Postscript: Comments had closed on this post when John Lewis-Dickerson sought to add this comment. I’m supplying it.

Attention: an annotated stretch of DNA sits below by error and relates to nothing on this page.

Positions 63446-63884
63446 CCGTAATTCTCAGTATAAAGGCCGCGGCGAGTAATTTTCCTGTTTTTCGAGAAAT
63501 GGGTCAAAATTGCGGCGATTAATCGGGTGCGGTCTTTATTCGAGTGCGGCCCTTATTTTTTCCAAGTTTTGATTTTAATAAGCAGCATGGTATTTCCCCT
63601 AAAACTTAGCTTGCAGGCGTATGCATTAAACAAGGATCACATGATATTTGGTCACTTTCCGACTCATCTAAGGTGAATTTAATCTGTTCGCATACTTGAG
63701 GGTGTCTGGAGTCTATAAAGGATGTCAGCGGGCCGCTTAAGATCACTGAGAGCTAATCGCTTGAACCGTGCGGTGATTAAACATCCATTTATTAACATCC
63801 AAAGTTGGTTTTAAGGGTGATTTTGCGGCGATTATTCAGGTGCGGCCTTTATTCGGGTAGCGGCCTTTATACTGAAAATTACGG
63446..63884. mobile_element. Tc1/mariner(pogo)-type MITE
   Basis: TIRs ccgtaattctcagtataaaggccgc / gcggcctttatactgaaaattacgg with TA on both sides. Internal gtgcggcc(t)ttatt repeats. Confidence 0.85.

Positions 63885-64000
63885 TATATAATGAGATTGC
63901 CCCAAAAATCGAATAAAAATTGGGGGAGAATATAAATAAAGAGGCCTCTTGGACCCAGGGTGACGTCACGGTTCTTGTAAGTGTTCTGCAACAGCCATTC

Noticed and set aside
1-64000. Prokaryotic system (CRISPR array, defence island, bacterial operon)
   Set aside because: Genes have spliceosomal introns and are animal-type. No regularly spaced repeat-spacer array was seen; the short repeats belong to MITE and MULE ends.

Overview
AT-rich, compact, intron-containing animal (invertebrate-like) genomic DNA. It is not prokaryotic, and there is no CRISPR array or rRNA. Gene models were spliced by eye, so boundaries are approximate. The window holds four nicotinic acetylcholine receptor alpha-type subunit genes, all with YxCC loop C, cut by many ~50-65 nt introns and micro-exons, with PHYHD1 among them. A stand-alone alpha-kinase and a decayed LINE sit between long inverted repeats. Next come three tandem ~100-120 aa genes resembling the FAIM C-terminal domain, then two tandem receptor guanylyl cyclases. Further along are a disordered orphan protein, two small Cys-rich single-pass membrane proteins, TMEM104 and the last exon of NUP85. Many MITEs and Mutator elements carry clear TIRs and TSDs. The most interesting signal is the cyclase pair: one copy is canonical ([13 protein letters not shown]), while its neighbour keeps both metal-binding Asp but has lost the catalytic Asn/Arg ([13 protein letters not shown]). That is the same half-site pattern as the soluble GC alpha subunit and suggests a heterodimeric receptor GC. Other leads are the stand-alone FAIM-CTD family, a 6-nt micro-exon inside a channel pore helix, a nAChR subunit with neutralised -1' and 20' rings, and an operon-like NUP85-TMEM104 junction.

RE: “Well, they seem to want a caliphate, like a fundamentalist, Sunni state that stretches across borders. And that would include territory from Iraq and Syria and I don’t know where else. But they want to like undo the boundaries that were created in World War I, like at the end of World War I, when the victorious powers carved up the Middle East.” ~ Terry Gross MY COMMENT: And Likudnik Israel has also been pretty open about wanting to undo the boundaries that were created at the end of World War I, when the victorious powers carved up the Middle East. The difference is that Likudnik Israel certainly does not want any pan-Arabism (whether secular or sectarian) that stretches across the Sykes-Picot borders, just like they and the U.S. did not want the secular pan-Arabism of the Nasser era. In fact, the CIA quietly supported fundamentalist Muslims like those in Egypt’s Muslim Brotherhood to destabilize Egypt during Nasser’s presidency (and probably to destabilize the other country that had for a time joined the UAR, namely Syria). Instead of pan-Arabism (whether of the sectarian “Caliphate” type, or of the more secular UAR type) Likudnik Israel wants to see the balkanization of the nation-states in the Middle East [i.e. fragmentation or division of the Middle East’s multicultural (but primarily Arab/Muslim) nation-states into smaller, more sectarian states (like Israel) that are often hostile or non-cooperative with one another]; hence Likudnik Israel’s support for virtually every separatist movement [e.g., Kurds, Armenians, Jundullah (i.e., Iran’s Sunni Muslims), etc.] in the Middle East, except – of course – anything even approaching a separatist movement in Israel, or on lands Likudnik Israel has long-term designs upon [i.e., lands Likudnik Israel has on its “to-do list” (i.e., lands Likudnik Israel discretely has in its cross-hairs)]. Balkanization in this context is essentially a variation of nearly every colonial power’s favorite tactic of “divide and conquer”.   P.S. SEE: “The Prophecy of Oded Yinon: Is the US Waging Israel’s Wars?” ~ By Linda S. Heard, Counterpunch, 04/25/06